I moved on to listen to First Companion. This was written as a possible concert companion piece suitable to be played at a recital of Beethoven’s Septet, Stravinsky’s Septet or Schubert’s Octet. It utilises four (clarinet, bassoon, violin and cello) of the seven or eight soloists in those masterpieces. There is an underlying programme to this work: this is highlighted by the title of the first movement – ‘To Canterbury and back’. This alludes to the gathering of the pilgrims in Geoffrey Chaucer’s Canterbury Tales and their subsequent journey and story-telling. The second movement, ‘Melodies’ is entertaining. The cello typically plays ‘mundane’ music whilst occasionally trying to ‘muscle in’ on the other instruments’ more glamorous adventures. The final movement, ‘vivace’ is ‘high-jinx’ – lots of fun and nodding towards the above-mentioned masterpieces. I enjoyed this work from first note to the last.

The String Quartet No.1 was written in 2012 and was ‘In memory of Richard Oake, who loved string quartets.’ The composer relates how he had resisted/refrained from writing a string quartet for over 35 years, due to consciousness of the ‘medium’s history of sublime works by great composers’. When his friend died, he decided to write a quartet in his memory. The work is in a single movement, although the listener will be aware of subdivisions. There is an opening section using a ‘classical’ first and second subject. After the development, which is curtailed without a recapitulation, the ‘slow movement’ moves away from drama and violence to explore ‘divine unconcern.’ It is a true elegy for Raftery’s dead friend. After this, the recapitulation does indeed happen, but not classically: finally, the ‘first subject’ is merged with music from the ‘slow movement.’ It is a fine addition to the repertoire that is moving, interesting and sometimes disturbing. I am sure that his friend Richard would have been mightily impressed with ‘his’ Quartet.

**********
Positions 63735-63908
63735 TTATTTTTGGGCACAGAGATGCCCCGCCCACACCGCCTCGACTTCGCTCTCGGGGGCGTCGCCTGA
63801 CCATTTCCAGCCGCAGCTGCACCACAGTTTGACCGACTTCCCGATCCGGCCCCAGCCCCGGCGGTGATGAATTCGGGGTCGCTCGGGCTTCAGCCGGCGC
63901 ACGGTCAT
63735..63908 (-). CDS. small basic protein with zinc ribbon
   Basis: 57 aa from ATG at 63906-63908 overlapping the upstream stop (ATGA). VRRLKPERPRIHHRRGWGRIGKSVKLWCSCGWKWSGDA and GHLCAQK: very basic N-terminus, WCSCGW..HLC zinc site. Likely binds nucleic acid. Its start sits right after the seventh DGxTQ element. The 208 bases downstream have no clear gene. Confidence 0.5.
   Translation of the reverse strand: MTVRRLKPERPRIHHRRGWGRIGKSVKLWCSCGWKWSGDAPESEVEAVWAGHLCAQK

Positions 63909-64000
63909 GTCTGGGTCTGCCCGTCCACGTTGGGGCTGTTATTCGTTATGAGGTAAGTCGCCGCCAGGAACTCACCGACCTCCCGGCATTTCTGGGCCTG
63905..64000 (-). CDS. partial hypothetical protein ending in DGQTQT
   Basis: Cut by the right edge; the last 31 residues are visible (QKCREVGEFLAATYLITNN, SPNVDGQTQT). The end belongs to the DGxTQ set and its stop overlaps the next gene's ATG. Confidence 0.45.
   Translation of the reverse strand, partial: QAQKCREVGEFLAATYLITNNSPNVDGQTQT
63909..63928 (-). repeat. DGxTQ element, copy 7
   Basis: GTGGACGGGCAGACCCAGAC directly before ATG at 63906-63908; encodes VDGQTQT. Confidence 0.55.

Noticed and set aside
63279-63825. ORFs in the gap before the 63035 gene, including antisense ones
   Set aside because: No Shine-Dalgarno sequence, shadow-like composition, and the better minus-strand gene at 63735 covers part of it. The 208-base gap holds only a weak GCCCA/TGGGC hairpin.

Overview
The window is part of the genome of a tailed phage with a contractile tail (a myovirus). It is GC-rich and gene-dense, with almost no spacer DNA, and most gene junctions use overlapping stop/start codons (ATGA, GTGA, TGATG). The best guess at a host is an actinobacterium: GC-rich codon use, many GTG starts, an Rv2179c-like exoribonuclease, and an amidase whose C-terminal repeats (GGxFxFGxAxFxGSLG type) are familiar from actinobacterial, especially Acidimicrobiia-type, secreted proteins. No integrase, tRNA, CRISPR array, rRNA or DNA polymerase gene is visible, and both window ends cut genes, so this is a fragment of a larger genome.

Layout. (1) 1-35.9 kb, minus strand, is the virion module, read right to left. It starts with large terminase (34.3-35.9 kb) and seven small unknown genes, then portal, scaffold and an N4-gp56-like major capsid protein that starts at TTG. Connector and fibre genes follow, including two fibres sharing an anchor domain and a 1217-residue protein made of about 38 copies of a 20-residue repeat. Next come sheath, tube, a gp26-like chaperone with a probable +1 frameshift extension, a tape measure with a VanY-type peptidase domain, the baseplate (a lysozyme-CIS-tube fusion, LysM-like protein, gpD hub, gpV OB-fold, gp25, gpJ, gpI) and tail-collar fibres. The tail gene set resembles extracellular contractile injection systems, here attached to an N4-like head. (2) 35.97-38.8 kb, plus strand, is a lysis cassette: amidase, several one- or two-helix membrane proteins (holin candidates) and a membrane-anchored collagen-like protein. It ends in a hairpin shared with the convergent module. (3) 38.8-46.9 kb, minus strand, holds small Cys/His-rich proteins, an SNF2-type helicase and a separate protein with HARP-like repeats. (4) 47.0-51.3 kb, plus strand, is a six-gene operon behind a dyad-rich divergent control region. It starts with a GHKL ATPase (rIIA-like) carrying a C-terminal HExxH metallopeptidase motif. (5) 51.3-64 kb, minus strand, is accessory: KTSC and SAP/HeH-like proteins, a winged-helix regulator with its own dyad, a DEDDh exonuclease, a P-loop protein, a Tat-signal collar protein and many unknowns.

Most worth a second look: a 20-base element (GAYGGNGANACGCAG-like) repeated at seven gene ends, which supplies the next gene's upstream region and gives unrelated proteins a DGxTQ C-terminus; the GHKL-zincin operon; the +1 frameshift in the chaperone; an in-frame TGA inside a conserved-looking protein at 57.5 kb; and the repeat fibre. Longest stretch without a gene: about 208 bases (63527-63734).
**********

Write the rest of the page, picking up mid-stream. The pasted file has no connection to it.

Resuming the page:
The final work on this CD is the ‘Friedhof’ Quintet for flute, harp, violin, viola and cello. The inspiration for this work was a German cemetery! The German word ‘Fried[e]’ means peace. Raftery explains that he ‘heard a robin singing in a cemetery in December 2009. Somehow the beauty of its song, in that cold but tranquil place’ gave the composer what he needed to begin work. The Quintet was finished sometime after his mother had died. This lady is recalled in the third movement, which is vibrant, ‘puckish’ and thoroughly confident. The slow movement is expressive of grief, preceded by the opening ‘Andante con tranquillo’ which sets the scene in the peacefulness of the graveyard. Despite its ‘Gothic’ stimulus, this is the most beautiful and substantial work on this CD. The entire Quintet is positive in the working out of its musical material.

I cannot fault this CD. The playing is excellent in every detail: the sound quality is ideal. It is so refreshing to hear ‘modern’ music that is not in hock to Einaudi or one of the other purveyors of post- modern, simplistic, tuneless, neo-pop... Kevin Raftery may be a serialist: he might use expanded tonality or atonal theories; his music is always interesting, complex, touching, thought-provoking and ultimately satisfying.

John France